The rate of conviction under HIV disclosure statutes varies greatly according to race, sex and sexual orientation, the National AIDS Treatment Advocacy Project (NATAP) reports.

Researchers analyzed trends in convictions in state laws that criminalize failure to disclose HIV status to a sex partner or exposing a partner to HIV without his or her consent. They looked at state law enforcement and legal records as well as newspaper records between 1992 and 2015 in Florida, Louisiana, Michigan, Missouri and Tennessee. Sex-based data on conviction rates was available only in the latter three states.

Findings were presented at the 9th International AIDS Society Conference on HIV Science in Paris (IAS 2017).

The researchers identified 387 HIV disclosure convictions, including 206 convictions in the three states with sex-based data available.

Overall, the conviction rate in the five states was 13 per 10,000 HIV diagnoses. Per 10,000 diagnoses, the individual state conviction rates were 98 in Missouri, 36 in Tennessee, 33 in Michigan, 21 in Louisiana and 6 in Florida.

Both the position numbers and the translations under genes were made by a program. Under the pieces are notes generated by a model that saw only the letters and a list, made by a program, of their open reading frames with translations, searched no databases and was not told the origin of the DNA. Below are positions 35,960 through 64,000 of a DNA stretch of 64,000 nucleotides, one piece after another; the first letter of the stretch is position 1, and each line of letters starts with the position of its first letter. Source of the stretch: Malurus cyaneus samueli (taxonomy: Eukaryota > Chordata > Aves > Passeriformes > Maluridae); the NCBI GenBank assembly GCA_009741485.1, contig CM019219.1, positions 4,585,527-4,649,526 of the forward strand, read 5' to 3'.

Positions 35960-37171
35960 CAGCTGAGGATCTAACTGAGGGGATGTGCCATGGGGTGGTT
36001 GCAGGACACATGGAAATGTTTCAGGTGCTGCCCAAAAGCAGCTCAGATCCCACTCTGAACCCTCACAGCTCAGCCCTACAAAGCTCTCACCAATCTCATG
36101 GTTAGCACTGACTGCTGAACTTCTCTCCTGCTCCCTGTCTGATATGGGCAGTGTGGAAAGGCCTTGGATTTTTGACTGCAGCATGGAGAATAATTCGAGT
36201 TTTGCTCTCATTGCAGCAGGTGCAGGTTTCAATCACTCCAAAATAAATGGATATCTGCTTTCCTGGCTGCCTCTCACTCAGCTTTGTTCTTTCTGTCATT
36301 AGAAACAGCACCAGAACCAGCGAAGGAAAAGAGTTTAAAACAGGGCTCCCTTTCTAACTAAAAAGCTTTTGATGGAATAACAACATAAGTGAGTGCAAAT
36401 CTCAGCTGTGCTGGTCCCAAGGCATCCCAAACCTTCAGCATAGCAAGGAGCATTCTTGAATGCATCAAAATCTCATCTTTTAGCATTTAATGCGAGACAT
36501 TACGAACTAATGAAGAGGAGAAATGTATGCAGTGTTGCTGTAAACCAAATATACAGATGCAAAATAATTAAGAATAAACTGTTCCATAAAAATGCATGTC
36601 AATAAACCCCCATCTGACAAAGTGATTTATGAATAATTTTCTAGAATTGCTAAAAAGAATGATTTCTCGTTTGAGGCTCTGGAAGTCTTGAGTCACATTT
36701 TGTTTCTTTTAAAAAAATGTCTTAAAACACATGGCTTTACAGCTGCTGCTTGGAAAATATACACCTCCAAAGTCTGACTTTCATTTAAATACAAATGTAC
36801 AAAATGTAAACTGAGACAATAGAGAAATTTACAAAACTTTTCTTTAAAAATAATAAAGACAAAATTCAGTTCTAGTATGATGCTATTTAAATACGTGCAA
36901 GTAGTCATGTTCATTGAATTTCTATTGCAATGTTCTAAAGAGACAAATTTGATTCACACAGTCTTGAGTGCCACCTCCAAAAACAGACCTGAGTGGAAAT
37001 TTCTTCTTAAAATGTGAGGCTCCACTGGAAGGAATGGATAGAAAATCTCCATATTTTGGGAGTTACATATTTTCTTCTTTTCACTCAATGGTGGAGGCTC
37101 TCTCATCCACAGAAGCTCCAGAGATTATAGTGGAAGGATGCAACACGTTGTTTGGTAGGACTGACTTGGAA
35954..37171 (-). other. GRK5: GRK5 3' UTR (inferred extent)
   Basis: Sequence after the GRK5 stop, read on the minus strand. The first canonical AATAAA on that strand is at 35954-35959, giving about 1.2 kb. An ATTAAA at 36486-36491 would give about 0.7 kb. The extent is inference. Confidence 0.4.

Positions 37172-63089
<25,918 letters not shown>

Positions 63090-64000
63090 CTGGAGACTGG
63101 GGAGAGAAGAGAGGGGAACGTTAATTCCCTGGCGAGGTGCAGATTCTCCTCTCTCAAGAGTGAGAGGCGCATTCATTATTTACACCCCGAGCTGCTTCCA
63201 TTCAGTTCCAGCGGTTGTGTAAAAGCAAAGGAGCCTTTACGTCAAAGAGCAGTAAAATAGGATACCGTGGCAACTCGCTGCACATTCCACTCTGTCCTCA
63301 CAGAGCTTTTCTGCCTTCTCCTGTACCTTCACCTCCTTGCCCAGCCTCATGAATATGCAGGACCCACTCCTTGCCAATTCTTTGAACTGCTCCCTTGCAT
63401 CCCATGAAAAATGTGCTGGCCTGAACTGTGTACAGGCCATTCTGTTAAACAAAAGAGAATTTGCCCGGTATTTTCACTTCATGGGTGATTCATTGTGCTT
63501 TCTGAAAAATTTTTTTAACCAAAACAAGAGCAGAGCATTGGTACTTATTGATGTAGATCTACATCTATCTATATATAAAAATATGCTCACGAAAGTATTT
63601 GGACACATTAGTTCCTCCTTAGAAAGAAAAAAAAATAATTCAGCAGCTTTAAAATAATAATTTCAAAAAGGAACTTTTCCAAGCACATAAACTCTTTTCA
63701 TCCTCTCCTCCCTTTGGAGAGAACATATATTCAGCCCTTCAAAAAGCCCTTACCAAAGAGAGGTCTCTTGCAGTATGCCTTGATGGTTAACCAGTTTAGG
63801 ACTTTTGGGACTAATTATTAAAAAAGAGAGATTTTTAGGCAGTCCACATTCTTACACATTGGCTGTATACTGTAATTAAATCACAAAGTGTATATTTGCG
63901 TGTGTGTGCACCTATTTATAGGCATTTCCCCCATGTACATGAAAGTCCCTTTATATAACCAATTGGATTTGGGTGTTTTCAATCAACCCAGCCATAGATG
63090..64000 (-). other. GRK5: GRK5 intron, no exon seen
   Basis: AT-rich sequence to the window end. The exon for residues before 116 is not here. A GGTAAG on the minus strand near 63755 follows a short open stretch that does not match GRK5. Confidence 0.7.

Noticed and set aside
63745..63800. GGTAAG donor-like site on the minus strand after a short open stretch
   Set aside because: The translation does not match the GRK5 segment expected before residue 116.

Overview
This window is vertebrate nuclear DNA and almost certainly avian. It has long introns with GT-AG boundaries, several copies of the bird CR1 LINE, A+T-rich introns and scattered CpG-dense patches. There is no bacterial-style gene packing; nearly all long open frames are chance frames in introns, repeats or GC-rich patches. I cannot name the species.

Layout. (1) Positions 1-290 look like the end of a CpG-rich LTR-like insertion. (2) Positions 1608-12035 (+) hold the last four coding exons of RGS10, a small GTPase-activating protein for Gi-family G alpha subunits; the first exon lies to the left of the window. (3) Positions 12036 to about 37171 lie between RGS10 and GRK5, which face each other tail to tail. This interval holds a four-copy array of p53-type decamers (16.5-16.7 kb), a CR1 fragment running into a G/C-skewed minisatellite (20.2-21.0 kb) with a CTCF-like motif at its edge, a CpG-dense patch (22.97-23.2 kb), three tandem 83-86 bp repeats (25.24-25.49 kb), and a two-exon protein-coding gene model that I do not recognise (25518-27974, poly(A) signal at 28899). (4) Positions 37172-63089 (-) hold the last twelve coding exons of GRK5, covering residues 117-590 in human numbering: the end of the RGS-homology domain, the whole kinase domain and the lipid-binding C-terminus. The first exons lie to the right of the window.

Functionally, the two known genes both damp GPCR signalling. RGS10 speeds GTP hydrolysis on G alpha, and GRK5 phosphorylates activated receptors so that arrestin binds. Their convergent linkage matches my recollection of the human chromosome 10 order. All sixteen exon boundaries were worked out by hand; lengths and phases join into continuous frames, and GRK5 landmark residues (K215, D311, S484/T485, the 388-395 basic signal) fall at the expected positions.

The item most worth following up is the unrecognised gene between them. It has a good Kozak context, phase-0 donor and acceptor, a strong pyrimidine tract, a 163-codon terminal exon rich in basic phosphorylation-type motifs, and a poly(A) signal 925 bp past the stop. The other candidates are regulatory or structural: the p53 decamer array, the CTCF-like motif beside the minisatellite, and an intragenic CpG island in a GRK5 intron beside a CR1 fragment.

When broken down by race or sex, the researchers found no differences between conviction rates. However, when they broke the data down by race and sex simultaneously, they found that per 10,000 diagnoses, the conviction rate was 11 among Black women, 25 among Black men, 24 among white men and 22 among white women. In other words, convictions are twice as common among Black men, white men and white women compared with Black women.

Broken down by sexual orientation, the conviction rate per 10,000 diagnoses was 20 among men who have sex with men (MSM) and 146 among men who have sex with women (MSW), including 9 among white MSM, 108 among white MSW, 8 among Black MSM and 47 among Black MSW.

To read the NATAP report, click here.